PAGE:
When I turned on the radio this morning, the announcer was saying, “Hope is a good thing, maybe the best of things, and no good thing ever dies.” (Remember who said that? I didn’t, but when I looked it up, it was Andy Dufresne in The Shawshank Redemption.) Do you agree with that? Do you agree that hope may be the best of things? Also, do you believe that no good thing ever dies? I’m not so sure. Does it make a difference if “hope” is a verb, or a noun, or an adjective?
Women Over 55: What Does “Hope” Mean to You?
Let’s start with the adjective
The other day I was thinking about hope chests. Do young women still have hope chests? My guess would be that they don’t, but I don’t know. Did you have one? I didn’t, but some of my friends did. What was in them? When I Googled that question, things like a special dress, bed and table linens, and dishware came up. And when I asked, “What is in a modern hope chest?” some of the same answers came up—even though in my experience many young people today barely have a dining room table let alone linens for it. If you were to make yourself a hope chest today, what would you put in it? Would there be material possessions, or would there be intangibles like good health for your family and loved ones?
What about “hope” as a verb?
“I hope we’ll have good weather for the picnic.” Or what if a student you know said “I hope I’ll get good grades next term”? In both cases it sounds as if there is nothing the person can do about it. When it comes to the weather, that’s probably true: I can make contingency plans, I can watch the weather forecast and reschedule the picnic if necessary, but I can’t change the weather on that day.
Whether or not the student gets good grades, however, is largely up to her. Is hoping for something a subtle way of not assuming any responsibility for it as in “I hope we’ll end systemic racism in this country in my lifetime”? The underlying assumption seems to be that’s there’s nothing I can do about it, but I hope it happens. (Note: if you feel that way about systemic racism, please see Do the Work by W. Kamau Bell & Kate Schatz.)
If we take “hope” as a noun, what do we get?
“I have hope my cancer won’t recur.” We can all support that sentiment for someone. But what if the person makes a declaration instead: “My cancer is gone and it will not recur.” Which of those statements has more impact? I’m not saying we always can change the course of a disease, but I do think the energy behind the second statement makes it more likely to come true.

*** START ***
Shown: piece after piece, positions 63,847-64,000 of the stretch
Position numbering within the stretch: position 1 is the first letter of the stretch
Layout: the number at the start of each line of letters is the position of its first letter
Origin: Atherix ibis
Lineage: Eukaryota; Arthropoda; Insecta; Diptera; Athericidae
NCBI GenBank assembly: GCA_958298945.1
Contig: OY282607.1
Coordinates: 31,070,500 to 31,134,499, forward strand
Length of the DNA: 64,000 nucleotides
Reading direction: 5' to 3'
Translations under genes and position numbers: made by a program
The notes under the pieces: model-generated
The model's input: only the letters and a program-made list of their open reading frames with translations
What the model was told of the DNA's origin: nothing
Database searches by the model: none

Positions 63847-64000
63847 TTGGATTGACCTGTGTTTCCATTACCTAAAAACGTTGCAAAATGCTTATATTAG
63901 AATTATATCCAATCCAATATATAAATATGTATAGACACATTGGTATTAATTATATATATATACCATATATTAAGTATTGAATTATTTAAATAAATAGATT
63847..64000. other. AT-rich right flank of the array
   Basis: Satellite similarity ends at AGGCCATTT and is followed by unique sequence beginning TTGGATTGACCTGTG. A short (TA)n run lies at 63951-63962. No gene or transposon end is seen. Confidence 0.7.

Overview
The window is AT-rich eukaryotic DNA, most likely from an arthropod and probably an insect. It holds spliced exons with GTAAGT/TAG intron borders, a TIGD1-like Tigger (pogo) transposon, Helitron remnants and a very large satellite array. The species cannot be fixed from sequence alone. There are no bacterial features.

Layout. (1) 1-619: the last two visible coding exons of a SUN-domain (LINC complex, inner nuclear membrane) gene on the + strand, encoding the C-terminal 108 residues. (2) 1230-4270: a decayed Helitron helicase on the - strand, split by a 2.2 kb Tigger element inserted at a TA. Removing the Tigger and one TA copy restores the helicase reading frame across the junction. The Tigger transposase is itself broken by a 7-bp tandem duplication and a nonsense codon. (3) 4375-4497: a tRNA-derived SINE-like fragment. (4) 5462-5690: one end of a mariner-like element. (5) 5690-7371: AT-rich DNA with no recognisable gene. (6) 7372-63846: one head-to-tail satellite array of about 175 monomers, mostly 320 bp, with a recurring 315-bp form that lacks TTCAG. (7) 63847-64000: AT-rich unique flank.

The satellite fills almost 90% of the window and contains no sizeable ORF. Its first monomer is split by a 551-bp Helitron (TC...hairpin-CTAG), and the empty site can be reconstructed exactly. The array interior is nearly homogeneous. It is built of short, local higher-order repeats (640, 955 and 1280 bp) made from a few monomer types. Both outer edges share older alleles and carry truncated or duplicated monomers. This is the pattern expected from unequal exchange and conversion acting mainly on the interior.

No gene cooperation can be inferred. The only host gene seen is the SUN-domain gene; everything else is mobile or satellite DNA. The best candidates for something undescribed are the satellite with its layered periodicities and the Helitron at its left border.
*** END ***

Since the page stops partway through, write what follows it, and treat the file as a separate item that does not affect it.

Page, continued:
So, although I like the concept of “hope,” for me it’s a bit of a mealy word. It suggests no personal agency, that personal responsibility is impossible. Compare “hope” to “intention” or “expectation.” Is there any more personal agency in those words? Do these sentences feel any different to you: “I hope to go tomorrow” as compared with “I intend to go tomorrow”? Of course the strongest is “I am going tomorrow.”
Why am I making such a big deal of this?
Sometimes when I talk to women about Prime Spark, my project for women over 55, I can hear the resignation in their voices as they describe where they are in life. Often, as victims of gendered ageism, they’ve been forced out of a job they are very good at, or they’ve left such a job because they just didn’t want to deal with the ageist pressure any longer.
How many times do we need to hear “When are you going to retire” or “Jane [who is 32] was given the promotion rather than you because she brings a new energy to the group”? Ageism is rampant in our society, and it often affects women even more severely than men with devastating effects. You can hope this changes, or you can begin to actively do something about it.
How Can We Do Something?
Stop buying those “funny” birthday cards that make fun of and demean older people. Who actually is the butt of that joke? We no longer have racist cards, and even sexist ones are gradually going out of fashion, but older people are still fair game. So, don’t buy those cards ever again. If you’re standing at a counter being ignored, you can say, “Excuse me, I was next.” If someone “baby-talks” you (e.g., “Hon, the information you’re looking for is over there”), you can say, “Thanks for the endearment, but we’re not dear to one another,” or something less caustic that you think of.
In other words, we need to stand up for ourselves and never again accept any comment or behavior that is aimed at us solely because of our age. Is this easy to do? No, it is not. The recipient of your response often will become defensive, but maybe they’ll learn something, and at least you have stayed strong. Good luck! Please let me know how it goes; I’d love to hear from you.
The Prime Spark Membership Community is designed for women 55 (or close) and older to support one another. We learn and grow together while furthering the mission of Prime Spark. Membership currently is closed. If you’re interested in joining, please send an email to [email protected] and ask to be placed on the waitlist.
We will begin another Prime Spark Women’s Story Circle later in the year. If you’re interested in knowing more about that or would like to register, please send an email to [email protected].
Sara Hart, PhD, is an author, speaker, and coach. She is leading the charge to change how older women are seen and treated in our society. She is the creator of Prime Spark, a movement to transform how women over 55 take responsibility for their futures. Sara is the author of three books. She also has over forty years of experience in leadership development, coaching, and building thinking environments. She was the director of training and development for a Fortune 100 company. Sara was also an executive director of the Institute for Women and Technology. To learn more about claiming your power as a senior woman, visit Prime Spark today!